NASHVILLE, Tenn. (WKRN) — Four weeks after the vicious Hamas attacks on Israel, hundreds gathered in Centennial Park Saturday to call for a ceasefire.
As the death toll passes 9,000 in the Middle East, Veterans for Peace demonstrated, calling to an end to all fighting.
“We try to tell people the cost of war both in blood, money, and destruction of human life,” said Thomas Grose, volunteer for Veterans for Peace Chapter 89.
The United States has called for a humanitarian pause to the fighting and to allow more aid into Gaza. Meanwhile, Israel’s Prime Minister Benjamin Netanyahu pledged to carry on with forces until Hamas releases nearly 250 hostages.
Protesters in Cenntennial Park worried about hospitals bombed, civilians unable to get aid, and children and babies being killed amid the war in the Middle East.
“We have to continue. We will never give up to defend human rights and to civilians and innocent people being killed all over the world,” protester Moaz Raof said.
Sean Foley, professor of Middle East and Islamic History at Middle Tennessee State University, explained the deep-seated conflict stems from “the Nakba” in 1948, when Israel declared its independence and more than 700,000 Palestinians fled to Gaza. He said some in the Arab world are referring to this war as “the new Nakba.”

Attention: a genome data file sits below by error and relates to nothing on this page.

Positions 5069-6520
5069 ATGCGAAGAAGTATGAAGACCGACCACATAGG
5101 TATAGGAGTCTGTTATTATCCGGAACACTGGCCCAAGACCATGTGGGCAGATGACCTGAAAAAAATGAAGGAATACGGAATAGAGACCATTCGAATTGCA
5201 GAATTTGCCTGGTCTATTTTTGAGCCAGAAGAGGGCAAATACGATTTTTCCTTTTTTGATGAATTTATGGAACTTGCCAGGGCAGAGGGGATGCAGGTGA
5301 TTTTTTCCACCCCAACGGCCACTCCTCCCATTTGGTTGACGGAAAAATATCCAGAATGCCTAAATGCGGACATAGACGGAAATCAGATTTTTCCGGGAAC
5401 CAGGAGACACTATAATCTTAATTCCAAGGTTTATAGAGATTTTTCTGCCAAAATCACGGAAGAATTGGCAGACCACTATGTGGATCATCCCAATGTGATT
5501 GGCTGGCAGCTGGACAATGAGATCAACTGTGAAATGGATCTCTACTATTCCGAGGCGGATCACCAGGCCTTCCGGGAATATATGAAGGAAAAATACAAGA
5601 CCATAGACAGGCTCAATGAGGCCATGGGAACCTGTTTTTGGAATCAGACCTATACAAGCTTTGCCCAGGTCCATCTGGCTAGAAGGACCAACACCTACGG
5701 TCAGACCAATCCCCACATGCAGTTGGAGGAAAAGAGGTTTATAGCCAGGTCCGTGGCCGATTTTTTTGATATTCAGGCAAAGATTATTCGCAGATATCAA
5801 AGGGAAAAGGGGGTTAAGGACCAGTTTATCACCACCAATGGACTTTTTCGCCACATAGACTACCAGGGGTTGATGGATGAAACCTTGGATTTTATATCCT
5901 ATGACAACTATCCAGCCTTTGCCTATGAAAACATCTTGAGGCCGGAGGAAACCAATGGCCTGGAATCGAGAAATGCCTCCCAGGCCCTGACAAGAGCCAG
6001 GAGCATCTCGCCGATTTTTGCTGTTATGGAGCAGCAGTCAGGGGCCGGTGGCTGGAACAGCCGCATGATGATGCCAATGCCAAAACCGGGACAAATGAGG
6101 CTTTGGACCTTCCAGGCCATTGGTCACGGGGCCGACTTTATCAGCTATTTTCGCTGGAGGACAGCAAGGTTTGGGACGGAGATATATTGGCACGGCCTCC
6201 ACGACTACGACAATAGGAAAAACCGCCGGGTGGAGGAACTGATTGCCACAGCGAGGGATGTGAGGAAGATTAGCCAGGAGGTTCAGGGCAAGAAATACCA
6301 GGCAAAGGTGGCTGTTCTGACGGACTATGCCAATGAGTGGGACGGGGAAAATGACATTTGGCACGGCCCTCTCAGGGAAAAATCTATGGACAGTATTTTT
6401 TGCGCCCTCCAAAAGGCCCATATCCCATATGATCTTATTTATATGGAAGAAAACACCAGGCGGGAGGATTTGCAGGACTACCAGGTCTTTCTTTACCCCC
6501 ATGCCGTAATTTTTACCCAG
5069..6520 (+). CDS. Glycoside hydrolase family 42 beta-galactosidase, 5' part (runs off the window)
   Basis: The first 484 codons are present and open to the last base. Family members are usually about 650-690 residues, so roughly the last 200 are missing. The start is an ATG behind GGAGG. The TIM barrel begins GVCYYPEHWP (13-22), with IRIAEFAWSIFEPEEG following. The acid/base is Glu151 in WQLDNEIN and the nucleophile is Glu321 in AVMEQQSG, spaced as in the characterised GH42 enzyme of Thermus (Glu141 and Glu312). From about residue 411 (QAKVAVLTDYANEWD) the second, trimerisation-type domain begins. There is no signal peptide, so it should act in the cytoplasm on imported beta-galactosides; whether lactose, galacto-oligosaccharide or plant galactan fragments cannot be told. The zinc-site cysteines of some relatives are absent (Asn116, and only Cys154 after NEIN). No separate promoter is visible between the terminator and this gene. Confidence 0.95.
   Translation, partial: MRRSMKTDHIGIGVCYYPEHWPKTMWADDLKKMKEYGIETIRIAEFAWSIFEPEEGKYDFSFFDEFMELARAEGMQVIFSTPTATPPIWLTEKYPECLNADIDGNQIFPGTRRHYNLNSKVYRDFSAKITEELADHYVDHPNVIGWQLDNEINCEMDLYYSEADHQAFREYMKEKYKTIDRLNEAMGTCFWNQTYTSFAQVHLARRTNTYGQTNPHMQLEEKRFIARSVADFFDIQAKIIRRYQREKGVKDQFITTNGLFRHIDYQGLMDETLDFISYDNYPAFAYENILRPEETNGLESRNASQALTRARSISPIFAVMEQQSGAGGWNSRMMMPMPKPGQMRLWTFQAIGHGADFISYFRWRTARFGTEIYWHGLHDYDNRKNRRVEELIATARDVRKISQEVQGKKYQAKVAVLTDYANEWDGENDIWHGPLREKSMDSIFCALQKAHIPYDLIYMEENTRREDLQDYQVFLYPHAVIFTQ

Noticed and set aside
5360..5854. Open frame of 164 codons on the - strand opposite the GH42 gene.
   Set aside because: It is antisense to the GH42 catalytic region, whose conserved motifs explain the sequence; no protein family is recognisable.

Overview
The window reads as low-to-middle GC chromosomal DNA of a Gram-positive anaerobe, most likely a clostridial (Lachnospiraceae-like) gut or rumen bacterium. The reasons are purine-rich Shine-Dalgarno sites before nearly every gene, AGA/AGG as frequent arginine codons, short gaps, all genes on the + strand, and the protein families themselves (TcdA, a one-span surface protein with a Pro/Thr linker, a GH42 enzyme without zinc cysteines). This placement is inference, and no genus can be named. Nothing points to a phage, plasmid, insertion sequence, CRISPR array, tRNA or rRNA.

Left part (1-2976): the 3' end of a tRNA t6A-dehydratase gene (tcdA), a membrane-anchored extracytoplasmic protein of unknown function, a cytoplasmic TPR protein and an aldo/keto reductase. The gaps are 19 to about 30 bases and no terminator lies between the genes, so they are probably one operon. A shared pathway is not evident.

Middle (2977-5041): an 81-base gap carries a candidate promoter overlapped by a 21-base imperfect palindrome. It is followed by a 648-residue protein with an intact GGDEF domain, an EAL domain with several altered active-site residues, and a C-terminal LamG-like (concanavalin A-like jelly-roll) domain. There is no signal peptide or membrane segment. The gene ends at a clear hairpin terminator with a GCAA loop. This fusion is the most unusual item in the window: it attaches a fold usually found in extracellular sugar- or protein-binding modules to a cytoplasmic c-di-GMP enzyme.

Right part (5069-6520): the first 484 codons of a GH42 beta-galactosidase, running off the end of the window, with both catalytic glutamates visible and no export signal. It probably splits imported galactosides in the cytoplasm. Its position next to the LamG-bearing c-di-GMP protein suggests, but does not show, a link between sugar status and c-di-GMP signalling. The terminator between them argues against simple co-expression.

“Some people in Gaza, who are of course fearful for their lives because of the war, are also fearful that if they leave Gaza, they will not be able to come back,” Foley said.
He said a fence put up around Gaza by Israel has long limited mobility in and out of the territory, and Israel controls the supply for water, electricity, and fuel to Gaza. Hamas’ recent attacks aimed to disrupt this control and gain leverage with hostages.
“Indeed there’s been a tremendous amount of savage, horrific violence that both communities in Israel have certainly experienced, but also the communities civilians have certainly experienced on the Palestinian side over a significant period of time. Both sides have experienced this,” Foley said.
Saturday’s protesters said they’re calling for an end to all violence on both sides, especially as the death toll rises among Palestinians.
“At the end of the day, we need to recognize that Gazans have no electricity, not a lot of reporters, not a lot of people are able to speak up about what’s happening around them. So it’s very crucial for us to recognize that,” protester Roua Mohamed said.